Emory Entrepreneurship Summit highlights opportunities for all students
A consistent part of my MBA experience has been the theme of entrepreneurship. I have had the opportunity to connect with entrepreneurs and learn about starting a company in Atlanta, seen startups at their most innovative stages during my Mid-Semester Module in Silicon Valley and Singapore, and most recently connected with the alumni entrepreneurial community during the Emory Entrepreneurship Summit hosted at Goizueta Business School this spring.
The Entrepreneurship Summit kicked off with keynote remarks and an interactive Q&A with alumnus, Jim Lanzone 98JD/MBA, founder of the dotcom era startup eTour, who currently serves as chief digital officer and chief executive officer of CBS Interactive. Jim shared his impressive story about his Emory experience and early career as a founder of a successful startup that became a top 100 website during the dotcom boom that eventually went public and had a successful exit. In response to a question about when is the right time to start a business, Jim’s advice resonated with me strongly, “You just have to get going, have guts, and do it.” These words were timely to me as someone who has had the “entrepreneurial itch” and desire to start a business, but from time-to-time worries about the obstacles that I might face or the possibility of failure.
Fortunately, the Entrepreneurship Summit addressed these commonly held concerns by sharing the stories of successful entrepreneurs across a diverse set of industries like consumer products and FinTech to social enterprise and micro-entrepreneurship. Seeing alumni take different paths, some just a few years out of school and others after long and rewarding careers in the corporate sector inspired me to realize that the right time to go out on your own differs for every entrepreneur. That said, there are always opportunities to build an entrepreneurial career and hedge the risk of venturing out on one’s own.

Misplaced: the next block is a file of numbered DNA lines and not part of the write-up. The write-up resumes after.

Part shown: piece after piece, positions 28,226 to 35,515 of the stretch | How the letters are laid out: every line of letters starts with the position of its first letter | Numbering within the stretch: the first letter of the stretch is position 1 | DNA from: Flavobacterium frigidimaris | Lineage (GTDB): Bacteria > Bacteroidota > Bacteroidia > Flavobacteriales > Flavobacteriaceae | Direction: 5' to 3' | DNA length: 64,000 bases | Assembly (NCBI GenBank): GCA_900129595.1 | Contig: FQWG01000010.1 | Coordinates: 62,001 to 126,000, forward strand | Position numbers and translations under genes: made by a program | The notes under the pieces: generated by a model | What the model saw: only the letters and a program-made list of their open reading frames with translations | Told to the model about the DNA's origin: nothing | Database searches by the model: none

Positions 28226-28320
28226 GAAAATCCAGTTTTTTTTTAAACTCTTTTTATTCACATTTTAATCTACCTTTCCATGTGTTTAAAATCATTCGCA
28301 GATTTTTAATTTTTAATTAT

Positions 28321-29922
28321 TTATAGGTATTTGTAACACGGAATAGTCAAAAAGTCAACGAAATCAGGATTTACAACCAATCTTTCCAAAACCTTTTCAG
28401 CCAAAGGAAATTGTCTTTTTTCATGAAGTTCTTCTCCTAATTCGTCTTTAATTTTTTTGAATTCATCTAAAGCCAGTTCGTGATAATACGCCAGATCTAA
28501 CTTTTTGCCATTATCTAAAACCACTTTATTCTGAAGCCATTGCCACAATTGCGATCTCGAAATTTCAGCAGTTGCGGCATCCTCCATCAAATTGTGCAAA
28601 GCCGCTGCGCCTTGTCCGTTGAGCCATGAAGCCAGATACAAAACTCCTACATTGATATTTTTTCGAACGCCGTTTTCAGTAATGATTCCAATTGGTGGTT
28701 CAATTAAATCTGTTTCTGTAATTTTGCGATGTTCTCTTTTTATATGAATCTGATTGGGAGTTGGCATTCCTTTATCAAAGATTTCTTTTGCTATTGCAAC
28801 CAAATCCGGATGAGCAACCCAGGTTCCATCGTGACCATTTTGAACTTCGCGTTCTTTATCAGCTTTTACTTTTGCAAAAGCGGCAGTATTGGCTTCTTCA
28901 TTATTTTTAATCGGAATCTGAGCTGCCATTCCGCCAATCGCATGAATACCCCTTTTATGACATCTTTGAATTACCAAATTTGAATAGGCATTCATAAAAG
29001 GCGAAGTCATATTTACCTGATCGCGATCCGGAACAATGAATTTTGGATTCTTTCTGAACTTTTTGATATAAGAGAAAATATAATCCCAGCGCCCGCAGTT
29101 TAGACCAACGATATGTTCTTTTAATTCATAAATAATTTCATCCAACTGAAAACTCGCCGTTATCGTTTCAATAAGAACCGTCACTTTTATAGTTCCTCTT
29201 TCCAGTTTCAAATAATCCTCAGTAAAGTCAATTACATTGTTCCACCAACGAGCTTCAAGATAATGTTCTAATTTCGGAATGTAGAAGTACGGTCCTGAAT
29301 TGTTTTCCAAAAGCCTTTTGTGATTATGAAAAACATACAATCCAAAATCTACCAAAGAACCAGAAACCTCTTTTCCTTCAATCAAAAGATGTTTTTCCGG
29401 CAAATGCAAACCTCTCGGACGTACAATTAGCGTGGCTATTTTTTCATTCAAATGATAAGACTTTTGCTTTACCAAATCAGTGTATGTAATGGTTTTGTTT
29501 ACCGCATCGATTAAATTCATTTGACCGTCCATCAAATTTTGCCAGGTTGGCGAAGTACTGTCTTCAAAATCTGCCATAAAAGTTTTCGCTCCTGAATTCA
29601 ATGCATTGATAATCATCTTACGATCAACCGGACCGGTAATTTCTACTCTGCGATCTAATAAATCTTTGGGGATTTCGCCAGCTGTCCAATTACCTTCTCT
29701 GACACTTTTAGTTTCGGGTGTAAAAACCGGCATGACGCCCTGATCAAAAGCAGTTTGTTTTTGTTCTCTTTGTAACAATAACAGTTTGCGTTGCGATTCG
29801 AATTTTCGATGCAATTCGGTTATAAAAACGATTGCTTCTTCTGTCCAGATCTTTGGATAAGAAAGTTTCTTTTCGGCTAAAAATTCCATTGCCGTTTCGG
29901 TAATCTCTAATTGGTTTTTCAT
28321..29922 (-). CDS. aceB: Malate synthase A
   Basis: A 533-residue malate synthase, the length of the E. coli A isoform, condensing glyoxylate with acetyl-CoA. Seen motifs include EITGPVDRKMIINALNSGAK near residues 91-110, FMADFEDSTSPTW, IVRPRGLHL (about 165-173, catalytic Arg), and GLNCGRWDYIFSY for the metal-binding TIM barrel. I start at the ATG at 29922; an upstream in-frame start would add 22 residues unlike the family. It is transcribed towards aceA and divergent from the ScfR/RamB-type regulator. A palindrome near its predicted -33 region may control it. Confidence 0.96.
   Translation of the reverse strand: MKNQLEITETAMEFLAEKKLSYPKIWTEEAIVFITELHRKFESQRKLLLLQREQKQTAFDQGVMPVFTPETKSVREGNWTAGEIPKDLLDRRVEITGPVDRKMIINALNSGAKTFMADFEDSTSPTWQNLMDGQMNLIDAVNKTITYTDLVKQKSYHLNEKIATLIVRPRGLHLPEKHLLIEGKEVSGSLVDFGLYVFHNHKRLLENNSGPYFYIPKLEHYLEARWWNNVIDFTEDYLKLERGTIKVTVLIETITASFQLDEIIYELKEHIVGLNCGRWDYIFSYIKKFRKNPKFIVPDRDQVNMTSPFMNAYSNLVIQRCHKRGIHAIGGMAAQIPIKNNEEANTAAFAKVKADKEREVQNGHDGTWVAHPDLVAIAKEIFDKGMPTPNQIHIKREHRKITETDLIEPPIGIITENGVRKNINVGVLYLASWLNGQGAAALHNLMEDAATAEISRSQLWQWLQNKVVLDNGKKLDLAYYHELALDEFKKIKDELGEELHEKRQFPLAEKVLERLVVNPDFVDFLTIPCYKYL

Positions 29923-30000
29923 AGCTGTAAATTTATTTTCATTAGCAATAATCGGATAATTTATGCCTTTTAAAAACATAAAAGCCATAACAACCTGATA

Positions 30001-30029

Goizueta has been incredibly helpful as I explore potential paths of how to start a business and has provided unique resources for students to test the waters early on. Programs like “Pitch the Professors” allow students to connect with faculty members Charlie Goetz and Klaas Baks to pitch an innovative idea for an opportunity to win six months of workspace in Atlanta Tech Village. Additionally, this year the business school in partnership with faculty, community leaders and our Entrepreneurs-In-Residence launched the Emory Startup Accelerator — a 10-week, on-campus incubator where teams of aspiring entrepreneurs develop a lean business model and will ultimately seek funding for their ideas at the close of the semester. I’m excited and optimistic about the future of entrepreneurship at Emory, and I hope that the next time I attend the summit it will be to share my own story of taking that first step to create something new and testing the entrepreneurial waters.